GERMANY – MEAG, the asset management arm of reinsurance giant Munich Re, plans to expand its third-party business by between 25-30% annually, according to Robert Helm, managing director at MEAG responsible for third-party business.

MEAG’s traditional role is managing Munich Re’s insurance assets but it began bidding for business with other institutional clients – particularly pension funds and smaller insurers – some three years ago.

Since then, MEAG has racked up €2.7bn in third-party assets, 80% of which comes from its target clients. These clients typically have between €150m and €1bn to invest and includes traditional pension funds, the Pensionskassen, and the Versorgungswerke, which provide a corporate pension to professional groups.

Growth of the business was primarily a result of its ability to act like an investment consultant, said Helm.

“Performance in portfolio management is undoubtedly important, but that is not what our target clients like insurers and pension funds need,” he told IPE. “They need someone to take control of the entire investment process, including the asset-liability study, the strategic asset allocation, the investing and then the risk control and accounting.”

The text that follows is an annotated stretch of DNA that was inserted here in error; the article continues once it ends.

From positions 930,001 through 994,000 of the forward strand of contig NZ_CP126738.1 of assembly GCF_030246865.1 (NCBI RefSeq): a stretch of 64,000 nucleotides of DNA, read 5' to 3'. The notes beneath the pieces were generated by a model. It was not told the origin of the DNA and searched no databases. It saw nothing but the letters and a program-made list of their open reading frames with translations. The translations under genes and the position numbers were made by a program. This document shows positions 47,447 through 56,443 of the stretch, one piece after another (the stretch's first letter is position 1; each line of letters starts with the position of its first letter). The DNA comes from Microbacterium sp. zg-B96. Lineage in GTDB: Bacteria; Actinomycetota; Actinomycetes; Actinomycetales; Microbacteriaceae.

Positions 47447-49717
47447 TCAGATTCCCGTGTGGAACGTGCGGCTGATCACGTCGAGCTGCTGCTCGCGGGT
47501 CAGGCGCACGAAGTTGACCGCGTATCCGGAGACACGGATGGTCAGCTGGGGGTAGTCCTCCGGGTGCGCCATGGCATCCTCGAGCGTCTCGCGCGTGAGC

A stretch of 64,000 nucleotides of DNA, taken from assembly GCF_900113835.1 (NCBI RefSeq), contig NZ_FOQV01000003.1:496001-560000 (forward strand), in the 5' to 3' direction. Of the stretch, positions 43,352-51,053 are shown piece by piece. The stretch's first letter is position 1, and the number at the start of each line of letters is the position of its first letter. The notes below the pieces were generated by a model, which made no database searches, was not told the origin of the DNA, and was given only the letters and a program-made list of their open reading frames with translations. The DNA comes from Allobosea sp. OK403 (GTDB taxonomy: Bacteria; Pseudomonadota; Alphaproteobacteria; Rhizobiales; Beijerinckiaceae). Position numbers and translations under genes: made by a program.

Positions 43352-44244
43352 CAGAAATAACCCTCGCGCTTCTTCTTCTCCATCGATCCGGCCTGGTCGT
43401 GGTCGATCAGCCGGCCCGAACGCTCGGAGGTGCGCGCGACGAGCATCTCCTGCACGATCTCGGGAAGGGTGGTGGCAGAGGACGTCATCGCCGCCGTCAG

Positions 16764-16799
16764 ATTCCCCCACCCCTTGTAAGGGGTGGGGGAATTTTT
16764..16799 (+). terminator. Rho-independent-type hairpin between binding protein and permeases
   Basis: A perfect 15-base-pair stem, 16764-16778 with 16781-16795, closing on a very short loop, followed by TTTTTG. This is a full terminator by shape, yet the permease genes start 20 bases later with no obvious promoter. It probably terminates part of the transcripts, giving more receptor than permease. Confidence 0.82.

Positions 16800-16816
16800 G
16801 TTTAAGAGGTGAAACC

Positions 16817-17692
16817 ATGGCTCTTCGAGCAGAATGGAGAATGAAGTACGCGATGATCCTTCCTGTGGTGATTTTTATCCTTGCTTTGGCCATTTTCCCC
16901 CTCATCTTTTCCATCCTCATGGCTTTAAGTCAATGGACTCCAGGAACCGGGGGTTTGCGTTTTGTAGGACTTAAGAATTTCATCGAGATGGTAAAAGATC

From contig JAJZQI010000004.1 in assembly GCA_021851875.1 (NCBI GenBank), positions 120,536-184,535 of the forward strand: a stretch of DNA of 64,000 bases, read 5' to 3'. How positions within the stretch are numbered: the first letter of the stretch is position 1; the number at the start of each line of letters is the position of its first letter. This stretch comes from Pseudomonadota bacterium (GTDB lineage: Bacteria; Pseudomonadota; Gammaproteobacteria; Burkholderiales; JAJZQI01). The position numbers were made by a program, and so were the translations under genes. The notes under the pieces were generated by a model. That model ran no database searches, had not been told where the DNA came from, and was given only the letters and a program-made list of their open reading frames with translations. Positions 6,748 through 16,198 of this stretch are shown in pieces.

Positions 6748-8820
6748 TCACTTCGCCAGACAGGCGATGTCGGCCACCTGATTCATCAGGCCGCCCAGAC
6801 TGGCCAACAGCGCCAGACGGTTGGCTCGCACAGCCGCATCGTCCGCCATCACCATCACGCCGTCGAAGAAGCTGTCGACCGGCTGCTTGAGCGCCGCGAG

In all, MEAG has €34.3bn in assets under management, €715m of which are invested in real estate.

“We don’t initially talk about portfolio management with our clients, but rather about such crucial issues as managing liabilities, the impact of regulation and accounting,” Helm said, adding that dealing with these issues was what set MEAG apart from other asset managers.

He said only two other competitors had the same approach: Ampega, the asset management arm of German insurer Talanx, and the relevant body at Cologne Re.

As part of taking control of the investment process, MEAG usually manages some, if not all of the assets. “Of course we are flexible,” Helm said. “If a client wants, we will work together with other asset managers and even an investment consultant.”

“However, we would not consider it to be very helpful if advisory mandates of between €10bn and €15bn were awarded to other asset managers.”

Helm said MEAG’s specialties were European equities and global fixed income, including government debt and spread products.

“In this area we know that we are competing with countless other asset managers and are not one of the big shots,” Helm said.

But he added that MEAG was a leader when it came to acting as an investment consultant to smaller insurers and pension funds.